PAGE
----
|Publication number||US3211503 A|
|Publication date||Oct 12, 1965|
|Filing date||Jan 9, 1963|
|Priority date||Jan 9, 1963|
|Publication number||US 3211503 A, US 3211503A, US-A-3211503, US3211503 A, US3211503A|
|Inventors||Barnes Harold N|
|Original Assignee||United Carr Inc|
|Export Citation||BiBTeX, EndNote, RefMan|
|Patent Citations (10), Referenced by (31), Classifications (14)|
|External Links: USPTO, USPTO Assignment, Espacenet|
Oct. 12, 1965 H N, BARNES 3,211,503
CONTAINER Filed Jan. 9, 1965 Ei .i 24 14 24 18 zz 4 ,e .e lif/ www } l; ALK" 1 zel :lhll IMI', MIIII. lliilllln Inventor United States Patent O 3,211,503 CONTAINER Harold N. Barnes, Addison, Ill., 'assignor to United-Carr Incorporated, a corporation of Delaware Filed Jan. 9, 1963, ser. No. 250,255 1 Claim. (Ciara-31.2)
The present invention relates to a container and more specifically it relates to an improved semi-rigid container for packaging components.
The trend in the development of materials and equipment today is toward dependability coupled, of course, with economy. The dependability aspect of such materials becomes especially significant in industries associated with the development and production of military equipment. Very rigid inspection procedures are followed to assure that the materials employed in the manufacture of such military equipment meets rigid military specifications. In many instances, especially when the components are intended for use in rocketry or the like, the inspection of components is complete, that is one-hundred percent inspection. To this extent whatever steps that are taken to facilitate inspection of such components while still protecting the components from damage during shipping and storage thereof will greatly facilitate inspection time and materials rejections for damages incurred during shipment and storage of the materials.
The present invention is directed to the provision of an improved container adapted for `shipment of components, wherein gross inspection thereof may be realized without breaking the package open and wherein the component may be reinserted within the package and the container resealed after removal of sai-d component for functional inspection thereof.
A further aspect of the improved container of the present invention resides in the provision of means integral with the container for keeping the packaged components dry during shipment and storage within the container. This feature is particularly important in inhibiting the corrosive action of the elements during shipment or extended storage of the components.
It, accordingly, is a general object of the present invention, to provide an improved semi-rigid container.
A further object of the present invention resides in the provision of an improved semi-rigid container for components wherein the components are received within protected recesses within lthe container.
Another object of the present invention resides in the provision of an improved semi-rigid container for components of a construction such that the container may be lopened and resealed without destroying the effectiveness of the protective characteristics of the container.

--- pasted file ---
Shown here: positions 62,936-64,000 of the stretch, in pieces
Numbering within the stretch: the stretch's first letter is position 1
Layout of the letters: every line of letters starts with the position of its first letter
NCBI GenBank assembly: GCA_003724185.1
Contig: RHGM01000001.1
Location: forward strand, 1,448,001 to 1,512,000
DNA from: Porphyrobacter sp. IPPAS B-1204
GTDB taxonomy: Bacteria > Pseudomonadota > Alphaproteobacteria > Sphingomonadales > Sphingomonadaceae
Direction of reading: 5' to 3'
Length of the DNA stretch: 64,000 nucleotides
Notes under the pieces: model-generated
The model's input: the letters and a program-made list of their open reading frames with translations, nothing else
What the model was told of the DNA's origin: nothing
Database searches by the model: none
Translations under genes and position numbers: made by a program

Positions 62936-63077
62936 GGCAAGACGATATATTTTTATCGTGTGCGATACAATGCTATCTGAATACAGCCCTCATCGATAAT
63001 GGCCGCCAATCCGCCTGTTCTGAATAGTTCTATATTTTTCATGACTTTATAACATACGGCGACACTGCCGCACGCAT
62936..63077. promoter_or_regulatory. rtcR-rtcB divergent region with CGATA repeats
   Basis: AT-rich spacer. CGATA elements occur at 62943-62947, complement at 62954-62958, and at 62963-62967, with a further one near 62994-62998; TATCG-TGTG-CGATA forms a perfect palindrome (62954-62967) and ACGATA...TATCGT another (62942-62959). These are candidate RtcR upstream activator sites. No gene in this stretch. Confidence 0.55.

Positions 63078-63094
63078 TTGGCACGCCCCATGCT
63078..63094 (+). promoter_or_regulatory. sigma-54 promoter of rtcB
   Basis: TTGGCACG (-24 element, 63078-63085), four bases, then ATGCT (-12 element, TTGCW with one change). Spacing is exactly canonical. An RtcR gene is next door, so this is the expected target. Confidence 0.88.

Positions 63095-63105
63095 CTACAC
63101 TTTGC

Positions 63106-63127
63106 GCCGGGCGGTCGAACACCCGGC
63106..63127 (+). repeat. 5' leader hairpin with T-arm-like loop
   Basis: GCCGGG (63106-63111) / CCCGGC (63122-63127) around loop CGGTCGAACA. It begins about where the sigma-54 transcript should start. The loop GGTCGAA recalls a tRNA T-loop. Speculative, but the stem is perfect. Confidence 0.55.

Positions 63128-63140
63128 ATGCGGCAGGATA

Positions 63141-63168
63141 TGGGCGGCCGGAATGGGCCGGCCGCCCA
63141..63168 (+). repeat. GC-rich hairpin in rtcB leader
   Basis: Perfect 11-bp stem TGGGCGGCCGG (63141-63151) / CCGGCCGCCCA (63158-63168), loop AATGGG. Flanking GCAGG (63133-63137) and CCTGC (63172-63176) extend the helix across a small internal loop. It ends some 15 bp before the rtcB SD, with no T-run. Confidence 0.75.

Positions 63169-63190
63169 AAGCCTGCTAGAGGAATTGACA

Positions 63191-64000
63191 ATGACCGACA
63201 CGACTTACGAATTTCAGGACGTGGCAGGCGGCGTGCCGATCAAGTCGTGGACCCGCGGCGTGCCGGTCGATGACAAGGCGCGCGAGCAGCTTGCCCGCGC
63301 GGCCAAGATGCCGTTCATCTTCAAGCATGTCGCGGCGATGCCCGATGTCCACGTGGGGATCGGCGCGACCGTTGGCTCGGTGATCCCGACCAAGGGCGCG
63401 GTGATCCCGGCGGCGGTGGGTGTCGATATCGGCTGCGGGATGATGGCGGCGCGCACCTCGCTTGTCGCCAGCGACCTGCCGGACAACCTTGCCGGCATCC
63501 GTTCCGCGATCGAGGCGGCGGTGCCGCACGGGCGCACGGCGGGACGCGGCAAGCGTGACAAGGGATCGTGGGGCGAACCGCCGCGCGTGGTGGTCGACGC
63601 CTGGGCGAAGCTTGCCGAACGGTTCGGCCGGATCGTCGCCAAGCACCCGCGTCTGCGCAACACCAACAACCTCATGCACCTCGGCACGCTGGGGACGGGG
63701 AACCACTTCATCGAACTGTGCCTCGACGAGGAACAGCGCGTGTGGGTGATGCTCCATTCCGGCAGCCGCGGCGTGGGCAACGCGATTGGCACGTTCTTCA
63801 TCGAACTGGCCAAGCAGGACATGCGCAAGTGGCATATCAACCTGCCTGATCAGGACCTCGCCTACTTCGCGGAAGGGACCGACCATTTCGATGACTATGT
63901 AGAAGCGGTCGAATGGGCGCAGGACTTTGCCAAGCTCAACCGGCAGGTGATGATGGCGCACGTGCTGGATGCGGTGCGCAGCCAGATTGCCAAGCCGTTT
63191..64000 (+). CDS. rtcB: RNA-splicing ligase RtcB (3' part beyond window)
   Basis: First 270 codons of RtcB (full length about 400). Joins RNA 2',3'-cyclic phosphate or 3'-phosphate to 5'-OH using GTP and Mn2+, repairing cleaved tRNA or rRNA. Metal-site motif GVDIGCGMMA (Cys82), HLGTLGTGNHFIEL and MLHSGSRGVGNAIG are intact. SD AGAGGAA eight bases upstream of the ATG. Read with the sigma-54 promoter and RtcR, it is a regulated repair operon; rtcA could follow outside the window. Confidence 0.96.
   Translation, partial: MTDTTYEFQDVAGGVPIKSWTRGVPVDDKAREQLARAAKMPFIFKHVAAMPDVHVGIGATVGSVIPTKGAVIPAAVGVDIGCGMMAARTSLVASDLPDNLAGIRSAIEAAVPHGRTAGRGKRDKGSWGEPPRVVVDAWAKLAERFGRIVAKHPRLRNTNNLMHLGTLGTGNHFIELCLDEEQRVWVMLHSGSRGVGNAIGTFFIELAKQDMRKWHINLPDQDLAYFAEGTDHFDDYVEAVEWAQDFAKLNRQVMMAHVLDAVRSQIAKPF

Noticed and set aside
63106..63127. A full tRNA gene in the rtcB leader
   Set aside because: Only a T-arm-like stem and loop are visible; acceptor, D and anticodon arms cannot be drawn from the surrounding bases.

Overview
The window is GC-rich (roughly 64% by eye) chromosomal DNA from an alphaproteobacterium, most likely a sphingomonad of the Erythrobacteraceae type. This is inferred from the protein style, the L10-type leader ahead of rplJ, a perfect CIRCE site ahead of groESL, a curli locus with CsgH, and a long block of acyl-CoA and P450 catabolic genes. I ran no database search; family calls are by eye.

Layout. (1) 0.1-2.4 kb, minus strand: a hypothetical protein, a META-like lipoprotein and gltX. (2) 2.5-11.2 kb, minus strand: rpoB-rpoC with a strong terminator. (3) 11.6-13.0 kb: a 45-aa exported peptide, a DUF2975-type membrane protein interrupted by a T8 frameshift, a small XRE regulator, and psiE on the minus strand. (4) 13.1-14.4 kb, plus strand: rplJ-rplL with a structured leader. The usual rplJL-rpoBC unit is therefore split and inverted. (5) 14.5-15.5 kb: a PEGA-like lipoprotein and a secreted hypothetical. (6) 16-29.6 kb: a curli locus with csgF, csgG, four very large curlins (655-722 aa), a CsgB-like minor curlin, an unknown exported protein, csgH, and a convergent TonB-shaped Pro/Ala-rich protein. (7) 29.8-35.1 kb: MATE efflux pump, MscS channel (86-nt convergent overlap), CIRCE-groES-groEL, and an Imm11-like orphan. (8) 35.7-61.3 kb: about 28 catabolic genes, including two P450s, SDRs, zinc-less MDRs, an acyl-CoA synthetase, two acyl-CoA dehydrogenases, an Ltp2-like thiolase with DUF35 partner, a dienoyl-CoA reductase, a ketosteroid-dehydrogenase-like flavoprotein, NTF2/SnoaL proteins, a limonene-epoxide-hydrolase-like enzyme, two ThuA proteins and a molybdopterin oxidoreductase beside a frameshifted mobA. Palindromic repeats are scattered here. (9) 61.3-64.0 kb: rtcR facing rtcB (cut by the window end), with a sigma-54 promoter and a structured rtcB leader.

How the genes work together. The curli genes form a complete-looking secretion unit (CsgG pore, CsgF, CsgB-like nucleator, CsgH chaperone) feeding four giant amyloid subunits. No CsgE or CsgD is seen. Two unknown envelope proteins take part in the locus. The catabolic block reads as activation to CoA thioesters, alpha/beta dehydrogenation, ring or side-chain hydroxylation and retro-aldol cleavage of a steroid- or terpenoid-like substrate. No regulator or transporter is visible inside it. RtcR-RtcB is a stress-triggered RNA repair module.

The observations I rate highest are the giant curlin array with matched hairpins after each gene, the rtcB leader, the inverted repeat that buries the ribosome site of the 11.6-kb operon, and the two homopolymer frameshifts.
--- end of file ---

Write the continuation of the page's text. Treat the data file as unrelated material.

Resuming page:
An additional object of the present invention resides in the provision of an improved container having a plurality of recesses therein each interconnected by a shallow recess or depression to provide for gaseous or vapor communication between the recesses.
A further object of the present invention resides in the provision of an improved container having a plurality of recesses therein each interconnected to an adjacent recess for flow of air or vapor therebetween and of construction such as to permit opening and resealing of the container without destroying the effectiveness of the protective characteristic of the container.
The novel features which are believed to be characteristic of t-he present invention are -set forth with particularity in the appended claim. The invention itself, however, together with further objects and advantages thereof, will best be understood by reference to the following description taken in connection with the accompanying drawings, in which:
FIGURE l is an exploded frontal view of the container of the present invention;
FIGURE 2 is an exploded end view of the container as viewed from the right end of the container illustrated in FIGURE l;
FIGURE 3 is a top plan view of the container;
FIGURE 4 is a top plan View of the container illustrating the sealing thereof;
FIGURE 5 is a top view of the container after severance of the container flange for initial opening thereof;
FIGURE 6 is a top view of the container after the sec- -ond sealing operation;
FIGURE 7 is a top view of the container, partially broken away to show the components disposed within the recesses of the container; and
FIGURE 8 is an end view of the container schematically representing the sealing, opening and resealing feature feasible with this construction.
Referring more particularly now to FIGURE 1 of the drawings, the container is illustrated generally at 10. The container, in gross, is comprised of a cover member 12 and a formed member, indicated generally at 14. The cover member 12 is defined in flat plate-like form and is adapted to be received over the flange portion 16 of the formed member 14.